to form the Interrupt number. Then the processor looks up a certain data structure called the Interrupt Descriptor Table (IDT) to give the interrupt handler address corresponding to the interrupt number.

Code at this address is then run, which handles the event.

Setting up the IDT

struct IDT_entry{
	unsigned short int offset_lowerbits;
	unsigned short int selector;
	unsigned char zero;
	unsigned char type_attr;
	unsigned short int offset_higherbits;

struct IDT_entry IDT[IDT_SIZE];

void idt_init(void)
	unsigned long keyboard_address;
	unsigned long idt_address;
	unsigned long idt_ptr[2];

	/* populate IDT entry of keyboard's interrupt */
	keyboard_address = (unsigned long)keyboard_handler; 
	IDT[0x21].offset_lowerbits = keyboard_address & 0xffff;
	IDT[0x21].selector = 0x08; /* KERNEL_CODE_SEGMENT_OFFSET */
	IDT[0x21].zero = 0;
	IDT[0x21].type_attr = 0x8e; /* INTERRUPT_GATE */
	IDT[0x21].offset_higherbits = (keyboard_address & 0xffff0000) >> 16;

	/*     Ports
	*	 PIC1	PIC2
	*Command 0x20	0xA0
	*Data	 0x21	0xA1

	/* ICW1 - begin initialization */
	write_port(0x20 , 0x11);
	write_port(0xA0 , 0x11);

	/* ICW2 - remap offset address of IDT */
	* In x86 protected mode, we have to remap the PICs beyond 0x20 because
	* Intel have designated the first 32 interrupts as "reserved" for cpu exceptions
	write_port(0x21 , 0x20);
	write_port(0xA1 , 0x28);

	/* ICW3 - setup cascading */
	write_port(0x21 , 0x00);  
	write_port(0xA1 , 0x00);  

	/* ICW4 - environment info */
	write_port(0x21 , 0x01);
	write_port(0xA1 , 0x01);
	/* Initialization finished */

	/* mask interrupts */
	write_port(0x21 , 0xff);
	write_port(0xA1 , 0xff);

	/* fill the IDT descriptor */
	idt_address = (unsigned long)IDT ;
	idt_ptr[0] = (sizeof (struct IDT_entry) * IDT_SIZE) + ((idt_address & 0xffff) << 16);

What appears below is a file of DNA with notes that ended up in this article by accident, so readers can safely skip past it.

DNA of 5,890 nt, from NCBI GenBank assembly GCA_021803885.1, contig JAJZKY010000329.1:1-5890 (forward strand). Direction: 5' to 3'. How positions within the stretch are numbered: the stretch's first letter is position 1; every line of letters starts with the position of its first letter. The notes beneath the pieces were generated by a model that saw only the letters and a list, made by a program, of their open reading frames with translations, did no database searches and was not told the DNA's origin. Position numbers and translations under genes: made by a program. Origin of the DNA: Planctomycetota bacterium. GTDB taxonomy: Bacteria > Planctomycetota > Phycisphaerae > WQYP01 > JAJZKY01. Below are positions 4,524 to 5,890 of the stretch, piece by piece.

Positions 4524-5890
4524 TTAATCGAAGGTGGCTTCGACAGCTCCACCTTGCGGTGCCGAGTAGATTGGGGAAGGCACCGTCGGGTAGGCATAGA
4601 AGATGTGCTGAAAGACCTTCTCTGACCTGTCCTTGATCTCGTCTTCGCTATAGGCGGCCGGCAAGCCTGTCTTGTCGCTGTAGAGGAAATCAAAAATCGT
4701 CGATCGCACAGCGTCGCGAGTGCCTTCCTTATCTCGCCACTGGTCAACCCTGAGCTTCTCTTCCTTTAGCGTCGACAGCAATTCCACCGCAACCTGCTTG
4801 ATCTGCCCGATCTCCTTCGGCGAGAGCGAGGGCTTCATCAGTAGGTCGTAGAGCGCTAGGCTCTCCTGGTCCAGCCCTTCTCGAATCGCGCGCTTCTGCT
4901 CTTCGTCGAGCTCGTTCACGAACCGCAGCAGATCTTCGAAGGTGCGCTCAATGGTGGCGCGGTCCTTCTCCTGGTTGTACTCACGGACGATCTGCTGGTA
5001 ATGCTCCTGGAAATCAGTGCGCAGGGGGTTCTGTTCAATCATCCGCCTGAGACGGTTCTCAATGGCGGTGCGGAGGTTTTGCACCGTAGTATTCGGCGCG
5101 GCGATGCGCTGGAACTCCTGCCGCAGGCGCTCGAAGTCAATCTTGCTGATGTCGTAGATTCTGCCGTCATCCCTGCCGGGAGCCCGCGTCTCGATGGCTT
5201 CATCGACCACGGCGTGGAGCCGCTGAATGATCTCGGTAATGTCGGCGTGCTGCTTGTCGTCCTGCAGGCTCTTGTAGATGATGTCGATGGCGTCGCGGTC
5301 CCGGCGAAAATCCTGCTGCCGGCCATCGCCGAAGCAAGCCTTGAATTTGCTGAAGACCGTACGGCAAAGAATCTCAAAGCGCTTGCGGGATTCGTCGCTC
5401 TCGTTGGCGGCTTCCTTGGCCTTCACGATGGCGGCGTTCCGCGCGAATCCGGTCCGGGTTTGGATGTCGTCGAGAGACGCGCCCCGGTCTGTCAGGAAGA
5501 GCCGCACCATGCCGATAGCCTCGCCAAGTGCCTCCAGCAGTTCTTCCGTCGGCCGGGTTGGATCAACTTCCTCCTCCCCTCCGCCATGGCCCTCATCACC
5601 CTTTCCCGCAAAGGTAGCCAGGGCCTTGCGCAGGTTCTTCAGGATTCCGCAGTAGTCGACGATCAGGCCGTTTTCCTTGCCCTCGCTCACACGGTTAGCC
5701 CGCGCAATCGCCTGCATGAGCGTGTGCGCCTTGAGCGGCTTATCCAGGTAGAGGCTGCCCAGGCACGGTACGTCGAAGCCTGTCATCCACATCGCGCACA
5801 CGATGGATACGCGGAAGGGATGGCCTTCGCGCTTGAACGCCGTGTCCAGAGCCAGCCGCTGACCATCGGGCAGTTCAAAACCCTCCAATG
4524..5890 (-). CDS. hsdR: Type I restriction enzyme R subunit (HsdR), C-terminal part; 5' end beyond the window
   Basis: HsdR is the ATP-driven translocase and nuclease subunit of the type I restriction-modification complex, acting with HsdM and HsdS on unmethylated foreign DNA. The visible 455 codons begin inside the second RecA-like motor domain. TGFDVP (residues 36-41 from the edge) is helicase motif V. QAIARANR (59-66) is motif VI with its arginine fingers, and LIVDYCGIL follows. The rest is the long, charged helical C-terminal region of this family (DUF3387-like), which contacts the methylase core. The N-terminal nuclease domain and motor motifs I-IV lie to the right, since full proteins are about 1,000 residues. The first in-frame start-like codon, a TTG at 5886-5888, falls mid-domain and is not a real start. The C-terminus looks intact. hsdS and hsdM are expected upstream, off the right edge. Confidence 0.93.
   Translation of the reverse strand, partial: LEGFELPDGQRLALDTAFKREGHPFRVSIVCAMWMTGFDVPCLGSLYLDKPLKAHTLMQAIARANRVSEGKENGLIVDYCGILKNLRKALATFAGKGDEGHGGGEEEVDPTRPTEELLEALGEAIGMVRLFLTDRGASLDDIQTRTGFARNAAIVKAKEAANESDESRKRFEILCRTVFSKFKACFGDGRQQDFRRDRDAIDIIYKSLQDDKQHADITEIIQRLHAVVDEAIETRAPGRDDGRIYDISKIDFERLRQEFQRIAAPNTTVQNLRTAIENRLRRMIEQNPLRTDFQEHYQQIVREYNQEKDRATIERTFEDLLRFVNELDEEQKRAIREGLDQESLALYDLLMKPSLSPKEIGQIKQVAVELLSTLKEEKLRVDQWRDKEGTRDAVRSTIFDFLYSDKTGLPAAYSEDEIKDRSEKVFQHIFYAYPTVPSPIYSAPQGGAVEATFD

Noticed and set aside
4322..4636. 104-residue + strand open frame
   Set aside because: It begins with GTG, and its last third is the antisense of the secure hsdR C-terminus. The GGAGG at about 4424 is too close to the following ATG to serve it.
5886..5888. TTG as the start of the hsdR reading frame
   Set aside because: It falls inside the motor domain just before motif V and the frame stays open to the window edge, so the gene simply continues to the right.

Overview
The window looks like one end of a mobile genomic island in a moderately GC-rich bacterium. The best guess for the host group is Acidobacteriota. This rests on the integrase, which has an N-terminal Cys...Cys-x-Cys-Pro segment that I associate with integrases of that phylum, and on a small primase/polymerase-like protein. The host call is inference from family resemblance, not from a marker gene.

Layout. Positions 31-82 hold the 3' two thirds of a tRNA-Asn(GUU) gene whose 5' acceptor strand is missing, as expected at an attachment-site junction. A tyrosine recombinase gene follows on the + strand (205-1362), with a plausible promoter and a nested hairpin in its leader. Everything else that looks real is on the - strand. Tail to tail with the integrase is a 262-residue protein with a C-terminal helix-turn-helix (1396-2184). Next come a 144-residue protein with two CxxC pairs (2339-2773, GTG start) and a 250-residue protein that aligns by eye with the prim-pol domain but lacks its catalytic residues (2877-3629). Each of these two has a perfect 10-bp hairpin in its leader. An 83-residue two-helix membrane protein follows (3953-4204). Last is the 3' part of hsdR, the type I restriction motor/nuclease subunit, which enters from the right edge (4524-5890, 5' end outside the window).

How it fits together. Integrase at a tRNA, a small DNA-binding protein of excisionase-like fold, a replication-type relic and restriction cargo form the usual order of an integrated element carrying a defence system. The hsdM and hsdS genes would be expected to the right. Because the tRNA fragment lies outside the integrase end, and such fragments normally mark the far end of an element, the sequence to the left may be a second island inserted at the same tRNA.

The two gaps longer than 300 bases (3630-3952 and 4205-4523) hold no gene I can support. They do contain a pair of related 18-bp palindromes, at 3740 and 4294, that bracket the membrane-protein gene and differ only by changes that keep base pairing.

idt_ptr[1] = idt_address >> 16 ;


We implement IDT as an array comprising structures 


. We’ll discuss how the keyboard interrupt is mapped to its handler later in the article. First, let’s see how the PICs work.

Modern x86 systems have 2 PIC chips each having 8 input lines. Let’s call them PIC1 and PIC2. PIC1 receives IRQ0 to IRQ7 and PIC2 receives IRQ8 to IRQ15. PIC1 uses port 


 for Command and 


 for Data. PIC2 uses port 


 for Command and 


 for Data.

The PICs are initialized using 8-bit command words known as Initialization command words (ICW). See this link for the exact bit-by-bit syntax of these commands.

In protected mode, the first command you will need to give the two PICs is the initialize command ICW1 (


). This command makes the PIC wait for 3 more initialization words on the data port.

These commands tell the PICs about:

* Its vector offset. (ICW2)
* How the PICs wired as master/slaves. (ICW3)
* Gives additional information about the environment. (ICW4)

The second initialization command is the ICW2, written to the data ports of each PIC. It sets the PIC’s offset value. This is the value to which we add the input line number to form the Interrupt number.